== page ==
Heritage artwork at the Globe Works: Little Mester

Discover the story behind the artwork

Created by Wessex Archaeology in 2022, these panels were commissioned by the Globe Works to commemorate the outstanding and unique heritage of the building and depict people and scenes from its industrial past.

A Little Mester was someone that ‘owned their own work’, and were often cutlers. Cutling was a specialised job of assembling and hafting knives; fitting the handle to the blade and finishing the article ready for sale.

For lower quality knives, the end of long bones of cattle were cut to the general size and shape for table knife handles and hardwood was turned or cut into slabs forming scales and pinned on each side of the tang. For a middle quality knife, animal horn would be used, with the tips of antlers as well as the crowns being used for carving knives and forks. The best-quality table knives would have handles of ivory or more exotic woods, with pearl often used for fruit and dessert knives. Other materials were also used through the years, and by the second half of the 19th century plastics were also introduced including celluloid and xylonite.

There was a vast trade in the importation of exotic woods, ivory and pearl, and buffalo horn which resulted in a series of subsidiary trades Sheffield supplying handles and handle materials.

Cutlers required few tools, but included vices, small anvils, saws, boring tools, hammers and files. Small wooden trays called ‘workboards’ held the parts of the knives which were being assembled. The cutler would work at a work bench positioned beneath a window to make the most of the natural light.

The handle was attached to the tang, which could come in a variety of shapes. This shape would often influence the type and method of handle attachment. There are two basic types of tang – round and flat. Round tangs are by far the most common for table cutlery.

Handles were delivered to the cutler without the central hole for the tang, which the cutler would have to drill with precision. One method of ensuring the handle stayed on the knife with round tangs was to rivet over the tang as it passed through the handle, which required great skill, or resin would be used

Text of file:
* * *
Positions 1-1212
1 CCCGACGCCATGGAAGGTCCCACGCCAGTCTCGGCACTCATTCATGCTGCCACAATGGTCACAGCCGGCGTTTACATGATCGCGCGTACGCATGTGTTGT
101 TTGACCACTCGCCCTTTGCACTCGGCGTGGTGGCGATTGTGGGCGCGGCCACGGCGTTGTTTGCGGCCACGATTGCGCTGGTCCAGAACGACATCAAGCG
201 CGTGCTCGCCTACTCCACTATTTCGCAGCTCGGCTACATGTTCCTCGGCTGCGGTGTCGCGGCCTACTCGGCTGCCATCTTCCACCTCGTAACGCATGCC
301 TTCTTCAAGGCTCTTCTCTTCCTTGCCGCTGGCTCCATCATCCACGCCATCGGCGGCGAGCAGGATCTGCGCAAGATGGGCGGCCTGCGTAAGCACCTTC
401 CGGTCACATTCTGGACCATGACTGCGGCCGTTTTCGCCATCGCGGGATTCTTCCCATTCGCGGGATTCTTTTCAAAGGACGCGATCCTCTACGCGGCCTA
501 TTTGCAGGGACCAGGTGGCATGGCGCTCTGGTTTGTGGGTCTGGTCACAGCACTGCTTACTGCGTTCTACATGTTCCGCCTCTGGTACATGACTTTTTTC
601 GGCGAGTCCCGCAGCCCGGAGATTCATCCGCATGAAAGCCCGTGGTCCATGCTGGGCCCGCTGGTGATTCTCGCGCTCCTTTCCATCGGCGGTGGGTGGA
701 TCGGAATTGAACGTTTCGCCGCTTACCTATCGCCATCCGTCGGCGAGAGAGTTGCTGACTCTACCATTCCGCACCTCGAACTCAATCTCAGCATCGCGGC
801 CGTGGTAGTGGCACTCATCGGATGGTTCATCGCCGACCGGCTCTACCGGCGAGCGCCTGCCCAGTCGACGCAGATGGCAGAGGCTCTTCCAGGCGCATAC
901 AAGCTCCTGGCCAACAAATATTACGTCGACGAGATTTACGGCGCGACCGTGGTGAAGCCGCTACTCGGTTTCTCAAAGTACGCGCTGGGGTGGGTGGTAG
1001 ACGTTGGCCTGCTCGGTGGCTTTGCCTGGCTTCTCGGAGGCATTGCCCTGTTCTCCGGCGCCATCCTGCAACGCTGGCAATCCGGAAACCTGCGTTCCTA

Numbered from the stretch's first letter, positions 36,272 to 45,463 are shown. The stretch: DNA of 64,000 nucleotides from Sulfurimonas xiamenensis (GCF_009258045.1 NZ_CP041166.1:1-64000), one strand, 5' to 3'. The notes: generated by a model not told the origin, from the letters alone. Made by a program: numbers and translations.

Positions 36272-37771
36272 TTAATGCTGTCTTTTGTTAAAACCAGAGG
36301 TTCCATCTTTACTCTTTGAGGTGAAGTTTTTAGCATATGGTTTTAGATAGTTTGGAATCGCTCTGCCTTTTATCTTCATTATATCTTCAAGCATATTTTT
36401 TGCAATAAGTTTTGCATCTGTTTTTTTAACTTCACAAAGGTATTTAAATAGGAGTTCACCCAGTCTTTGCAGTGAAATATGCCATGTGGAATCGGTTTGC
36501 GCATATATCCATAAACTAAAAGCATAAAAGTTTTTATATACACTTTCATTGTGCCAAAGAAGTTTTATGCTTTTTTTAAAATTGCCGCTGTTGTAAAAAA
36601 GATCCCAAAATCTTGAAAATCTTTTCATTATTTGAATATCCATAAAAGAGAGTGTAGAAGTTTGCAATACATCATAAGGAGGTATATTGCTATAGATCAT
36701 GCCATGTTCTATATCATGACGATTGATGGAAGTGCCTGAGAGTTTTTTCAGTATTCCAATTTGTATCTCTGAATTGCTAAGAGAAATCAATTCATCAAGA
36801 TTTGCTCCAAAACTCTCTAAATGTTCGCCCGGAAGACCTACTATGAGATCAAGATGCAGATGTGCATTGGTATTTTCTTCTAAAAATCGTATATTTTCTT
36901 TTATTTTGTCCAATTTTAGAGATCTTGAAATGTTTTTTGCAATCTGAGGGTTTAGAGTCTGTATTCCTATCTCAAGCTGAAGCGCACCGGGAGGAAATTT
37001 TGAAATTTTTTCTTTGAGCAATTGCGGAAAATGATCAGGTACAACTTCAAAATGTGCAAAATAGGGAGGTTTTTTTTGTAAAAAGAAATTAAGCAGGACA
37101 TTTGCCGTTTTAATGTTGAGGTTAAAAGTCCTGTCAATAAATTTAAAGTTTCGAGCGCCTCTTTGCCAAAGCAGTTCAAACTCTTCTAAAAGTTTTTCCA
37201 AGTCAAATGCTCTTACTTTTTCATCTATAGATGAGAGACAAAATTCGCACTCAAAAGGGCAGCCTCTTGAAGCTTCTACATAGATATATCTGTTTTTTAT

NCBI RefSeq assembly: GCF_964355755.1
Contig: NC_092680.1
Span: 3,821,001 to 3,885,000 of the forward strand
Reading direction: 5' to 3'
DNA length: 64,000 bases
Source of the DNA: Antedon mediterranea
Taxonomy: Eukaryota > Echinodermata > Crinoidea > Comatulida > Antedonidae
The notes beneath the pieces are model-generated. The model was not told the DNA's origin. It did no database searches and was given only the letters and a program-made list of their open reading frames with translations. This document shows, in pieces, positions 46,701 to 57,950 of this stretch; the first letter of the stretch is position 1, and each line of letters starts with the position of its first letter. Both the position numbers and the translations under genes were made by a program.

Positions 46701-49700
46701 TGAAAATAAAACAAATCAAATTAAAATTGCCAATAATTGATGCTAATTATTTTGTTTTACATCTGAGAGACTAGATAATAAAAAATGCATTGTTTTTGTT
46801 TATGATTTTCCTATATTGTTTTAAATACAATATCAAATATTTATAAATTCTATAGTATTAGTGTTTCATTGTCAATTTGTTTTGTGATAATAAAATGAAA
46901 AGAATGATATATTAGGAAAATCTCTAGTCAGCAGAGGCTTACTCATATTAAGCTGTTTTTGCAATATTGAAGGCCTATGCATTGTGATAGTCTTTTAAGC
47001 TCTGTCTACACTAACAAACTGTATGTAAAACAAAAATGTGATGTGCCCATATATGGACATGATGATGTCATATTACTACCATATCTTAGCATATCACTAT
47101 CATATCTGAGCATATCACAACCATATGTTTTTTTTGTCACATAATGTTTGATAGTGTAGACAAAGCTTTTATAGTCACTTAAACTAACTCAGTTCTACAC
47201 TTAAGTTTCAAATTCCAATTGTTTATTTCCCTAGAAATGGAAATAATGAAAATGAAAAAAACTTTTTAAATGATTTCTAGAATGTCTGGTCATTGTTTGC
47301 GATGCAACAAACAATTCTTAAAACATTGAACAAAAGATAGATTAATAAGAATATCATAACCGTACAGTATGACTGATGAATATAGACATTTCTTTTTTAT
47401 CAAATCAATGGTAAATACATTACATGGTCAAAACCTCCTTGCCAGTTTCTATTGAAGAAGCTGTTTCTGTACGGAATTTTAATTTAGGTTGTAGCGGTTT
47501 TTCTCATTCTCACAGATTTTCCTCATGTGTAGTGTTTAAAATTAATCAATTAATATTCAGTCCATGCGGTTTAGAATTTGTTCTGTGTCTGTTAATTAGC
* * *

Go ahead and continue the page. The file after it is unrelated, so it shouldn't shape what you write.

Knives with flat, or ‘scale’ tangs are stronger in construction and use and are typically found in food preparation knives, and also required cheaper handles. The handle material was cut into two matching halves and attached to each side of the scale with two or three rivets. Bone and wood were the most common material used for this type of knife.

Another aspect of hafting was that of balancing the knife. The higher quality knives were balanced by means of a small lead weight inserted in the hole for the tang. This ensured that when the knife was placed on the table, the tip of the blade would not rest on the cloth.

Handles might be enhanced with the addition of a ferrule and endcap before the handle was pushed onto the tang.

The spring-knife cutler was considered the most skilled as the assembly process was the most complicated. It required the correct aligning of the spring, or back of the knife, and the blades to ensure their smooth opening and closing, along with the attachment of the inner and outer scales.

Once completed the knives would be returned to the grinders or buffers to be sharpened, buffed, glazed and cleaned prior to packing.

The following is taken from the 1843 The Penny Magazine which describes the cutler as working at:

A small bench near a window, and is provided with a number of tools to facilitate his operations - such as a vice, a small anvil, several files, steel burnishers, a drill-bow and drills for boring holes, a glazer coated with emery, a polisher coated with oil and rotten-stone, steel plates to act as gauges in making holes through the various parts of the knife, and numerous other appliances which we cannot enumerate. With the aid of these he shapes and adjusts his various pieces, fastens them with pins or rivets, files down these pins to give them a neat and level appearance, polishers every part after it is fixed; and, in short, he does to a pen knife what every watchmaker does to a watch- he makes very few of the parts, but he adjusts them all.”

Sources include:

  • Unwin, J. The Development of the Cutlery and Tableware Industry in Sheffield (2002). In J. Symonds (Eds.), ARCUS Studies in Historical Archaeology 1 - The Historical Archaeology of the Sheffield Cutlery and Tableware Industry 1750-1900 (pp. 13-52). 
  • Unwin, J & Hawley, K. (2005) Sheffield Industries. Cutlery, Silver and Edge Tools. Tempus
  • Wray, N. (2000). ‘One Great Workshop’. The Buildings of the Sheffield Metal Trades. English Heritage.